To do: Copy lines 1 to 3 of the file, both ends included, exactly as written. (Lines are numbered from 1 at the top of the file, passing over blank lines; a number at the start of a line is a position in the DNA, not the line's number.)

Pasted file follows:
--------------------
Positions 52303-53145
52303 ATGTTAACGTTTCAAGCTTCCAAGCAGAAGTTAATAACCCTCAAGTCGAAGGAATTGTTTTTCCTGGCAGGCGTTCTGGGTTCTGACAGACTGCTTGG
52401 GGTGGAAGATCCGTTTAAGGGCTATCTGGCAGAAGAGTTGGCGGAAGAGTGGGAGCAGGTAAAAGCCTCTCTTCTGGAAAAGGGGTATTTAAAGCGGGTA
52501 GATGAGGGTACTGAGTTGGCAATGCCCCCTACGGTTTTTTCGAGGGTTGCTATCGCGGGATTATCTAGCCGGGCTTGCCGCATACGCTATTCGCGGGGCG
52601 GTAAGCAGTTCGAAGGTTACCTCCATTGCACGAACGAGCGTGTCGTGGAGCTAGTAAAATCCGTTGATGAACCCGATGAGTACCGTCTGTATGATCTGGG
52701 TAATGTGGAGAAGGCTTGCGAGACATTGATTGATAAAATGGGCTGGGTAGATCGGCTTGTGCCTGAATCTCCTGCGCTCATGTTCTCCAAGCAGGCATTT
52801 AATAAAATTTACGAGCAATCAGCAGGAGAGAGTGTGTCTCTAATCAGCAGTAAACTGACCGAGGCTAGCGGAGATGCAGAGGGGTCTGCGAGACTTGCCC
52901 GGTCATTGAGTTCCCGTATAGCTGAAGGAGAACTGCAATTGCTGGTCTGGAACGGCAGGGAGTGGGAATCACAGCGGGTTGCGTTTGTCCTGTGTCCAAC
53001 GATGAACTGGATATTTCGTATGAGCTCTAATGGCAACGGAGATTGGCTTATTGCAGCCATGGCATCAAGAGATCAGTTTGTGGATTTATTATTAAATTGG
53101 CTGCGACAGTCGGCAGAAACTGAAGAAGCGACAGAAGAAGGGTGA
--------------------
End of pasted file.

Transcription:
Positions 52303-53145
52303 ATGTTAACGTTTCAAGCTTCCAAGCAGAAGTTAATAACCCTCAAGTCGAAGGAATTGTTTTTCCTGGCAGGCGTTCTGGGTTCTGACAGACTGCTTGG
52401 GGTGGAAGATCCGTTTAAGGGCTATCTGGCAGAAGAGTTGGCGGAAGAGTGGGAGCAGGTAAAAGCCTCTCTTCTGGAAAAGGGGTATTTAAAGCGGGTA